Out and About: Bekonscot Model Village, Beaconsfield.
3 year old M has been to Bekonscot more times than I can count – but somehow I’d never been with him. He’s lucky enough to have grandparents who love to take him out and about while I’m at work and they quickly realized this one was a winner with him.
I couldn’t understand the attraction myself, so when he’d come back all pumped up about the tiny little cable cars and houses, I’d be really glad he’d had a nice day but just do my best ‘wowww’ and leave it at that. I mean, a model village? What’s the point? Full of trainspotters surely…
But when he bounded into bed one morning recently and enthusiastically asked to go there (“please, please, pleeeeeeease?”) on our Mummy and M day, I said yes. Let’s see what all this fuss is about then…
When you rock up and have to park in a church car park opposite a little metal sign for the Model Village, sandwiched between some houses on a residential street, it’s impossible to believe it’s going to be any cop. “Come on Mummeeeee, come on!” he’s shouting
as I’m looking around me wondering whether this is definitely the main entrance or not. But sure enough, once we’d got our tickets from the office in a train carriage (cute), we rounded a corner, and – wham. A really magical place unfolds as you’re transported back to the 1930s in miniature.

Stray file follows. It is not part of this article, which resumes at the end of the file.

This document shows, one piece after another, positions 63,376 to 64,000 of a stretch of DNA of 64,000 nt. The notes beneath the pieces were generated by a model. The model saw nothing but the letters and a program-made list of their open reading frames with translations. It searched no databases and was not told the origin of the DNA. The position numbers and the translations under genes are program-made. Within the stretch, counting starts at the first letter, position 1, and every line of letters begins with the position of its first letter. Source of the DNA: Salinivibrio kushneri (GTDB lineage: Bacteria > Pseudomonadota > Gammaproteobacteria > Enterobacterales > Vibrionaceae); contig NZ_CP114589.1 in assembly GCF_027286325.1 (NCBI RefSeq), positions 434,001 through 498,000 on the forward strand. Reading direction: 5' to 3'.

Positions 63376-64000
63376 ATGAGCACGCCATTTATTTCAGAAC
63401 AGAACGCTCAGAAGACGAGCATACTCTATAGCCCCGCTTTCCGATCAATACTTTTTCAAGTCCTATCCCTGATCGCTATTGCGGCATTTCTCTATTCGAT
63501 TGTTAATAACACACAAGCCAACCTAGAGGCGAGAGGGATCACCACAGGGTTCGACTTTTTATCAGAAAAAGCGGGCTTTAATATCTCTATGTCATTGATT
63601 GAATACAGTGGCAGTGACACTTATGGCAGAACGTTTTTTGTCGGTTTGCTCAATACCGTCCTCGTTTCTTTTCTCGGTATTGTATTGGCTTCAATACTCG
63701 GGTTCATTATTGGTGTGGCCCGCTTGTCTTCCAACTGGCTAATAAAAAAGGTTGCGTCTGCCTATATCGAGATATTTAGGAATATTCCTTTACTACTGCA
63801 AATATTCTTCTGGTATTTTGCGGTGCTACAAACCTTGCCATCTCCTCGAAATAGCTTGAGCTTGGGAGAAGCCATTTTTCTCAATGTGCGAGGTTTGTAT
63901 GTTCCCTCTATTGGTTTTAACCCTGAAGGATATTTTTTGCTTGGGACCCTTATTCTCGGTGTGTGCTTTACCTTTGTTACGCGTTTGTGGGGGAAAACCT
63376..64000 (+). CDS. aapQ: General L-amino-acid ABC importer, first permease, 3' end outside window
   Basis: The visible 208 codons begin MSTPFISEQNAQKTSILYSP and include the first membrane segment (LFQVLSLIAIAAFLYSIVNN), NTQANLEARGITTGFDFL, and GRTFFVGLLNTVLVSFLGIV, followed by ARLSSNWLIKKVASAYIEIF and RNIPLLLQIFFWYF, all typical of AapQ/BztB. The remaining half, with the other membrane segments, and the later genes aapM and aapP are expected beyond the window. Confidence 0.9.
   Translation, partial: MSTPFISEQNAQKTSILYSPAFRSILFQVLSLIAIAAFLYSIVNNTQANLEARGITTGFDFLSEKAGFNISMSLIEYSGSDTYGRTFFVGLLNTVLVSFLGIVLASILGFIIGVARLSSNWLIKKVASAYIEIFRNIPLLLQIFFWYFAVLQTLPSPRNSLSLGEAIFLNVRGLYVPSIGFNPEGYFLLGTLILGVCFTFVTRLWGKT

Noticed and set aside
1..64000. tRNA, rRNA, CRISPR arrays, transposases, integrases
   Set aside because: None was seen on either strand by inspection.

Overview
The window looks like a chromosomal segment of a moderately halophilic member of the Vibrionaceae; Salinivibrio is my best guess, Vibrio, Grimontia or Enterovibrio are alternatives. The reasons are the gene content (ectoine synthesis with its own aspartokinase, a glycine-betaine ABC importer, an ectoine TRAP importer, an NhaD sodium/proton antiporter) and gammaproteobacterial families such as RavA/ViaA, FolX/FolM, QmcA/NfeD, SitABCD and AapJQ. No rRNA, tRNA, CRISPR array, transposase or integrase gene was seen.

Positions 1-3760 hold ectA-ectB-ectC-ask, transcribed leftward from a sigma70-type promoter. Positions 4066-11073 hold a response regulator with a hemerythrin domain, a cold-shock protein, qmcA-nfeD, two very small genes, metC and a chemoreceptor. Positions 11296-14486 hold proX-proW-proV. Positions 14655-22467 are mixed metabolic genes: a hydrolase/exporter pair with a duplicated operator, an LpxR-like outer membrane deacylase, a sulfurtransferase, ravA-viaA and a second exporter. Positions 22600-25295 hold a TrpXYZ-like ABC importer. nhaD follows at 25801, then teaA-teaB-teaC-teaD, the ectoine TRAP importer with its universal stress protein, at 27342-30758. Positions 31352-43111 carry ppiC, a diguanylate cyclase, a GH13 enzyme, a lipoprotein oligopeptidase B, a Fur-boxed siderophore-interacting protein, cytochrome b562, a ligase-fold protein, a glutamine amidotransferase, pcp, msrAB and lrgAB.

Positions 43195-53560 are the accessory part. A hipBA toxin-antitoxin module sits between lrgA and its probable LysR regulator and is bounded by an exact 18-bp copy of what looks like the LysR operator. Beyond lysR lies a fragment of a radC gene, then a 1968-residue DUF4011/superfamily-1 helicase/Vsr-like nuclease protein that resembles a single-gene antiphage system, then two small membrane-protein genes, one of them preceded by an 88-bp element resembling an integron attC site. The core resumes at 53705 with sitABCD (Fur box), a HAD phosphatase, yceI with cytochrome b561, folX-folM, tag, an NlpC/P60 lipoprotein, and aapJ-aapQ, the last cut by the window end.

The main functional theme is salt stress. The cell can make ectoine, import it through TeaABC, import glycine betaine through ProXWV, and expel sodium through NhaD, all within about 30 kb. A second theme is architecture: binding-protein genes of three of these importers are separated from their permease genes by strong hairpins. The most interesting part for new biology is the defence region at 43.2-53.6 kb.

It’s the world’s oldest and original model village – opened for the first time 1929. There really is every scene you can imagine there with such incredible detail that
it’s actually infuriating visiting with a 3 year old who wants
to race round at 100mph. From a beautiful harbour to a circus, a horseracing track to cobbled high streets and houses ‘on fire’, I was amazed at how interested I was looking at the little people’s fashion, transport and workplaces. It’s like a snapshot of British history set out in a really eccentric way – and it doesn’t take itself too seriously either. Hats off to the people who named the teeny tiny shops and businesses – some cracking ones in there, including U.R.A PEACH the greengrocer, LEE.KEY plumbers and my favourite:
My kind of humour.
And all the children there were going seriously nuts for it. Maybe it’s because they feel like the big ones for once, as they tower over the buildings and train tracks. It’s hard to explain why it’s so appealing for grown-ups too but there’s something very charming about it. It feels like a family run, secret place tucked behind a normal road, so I
also think it makes a difference from the big commercialised attractions that we all go to to appease the small ones, but actually hate going to.
With a great playground, a decent café and lovely outdoor area for picnicking – it’s a real hidden gem for families in the South. And not a trainspotter in sight.
Couple of tips:
- It’s quite tight going round the little paths with the buggy if it’s busy, but still doable. If you can bring baby in a sling though it’s probably better.
- Don’t miss the control centre hut near the train tracks which has a screen showing a live feed from a camera on the front of a model train. Going past all the giant people. Very cool!
- Go round twice if you have time – you’ll see so much more on your second circuit.
- The little ride-on train is a lovely experience, £1 per person and right by the entrance.
- Great baby changing facilities separate to the normal loos.
- All the info at www.bekonscot.co.uk
This review was conducted independently and all opinions are my own.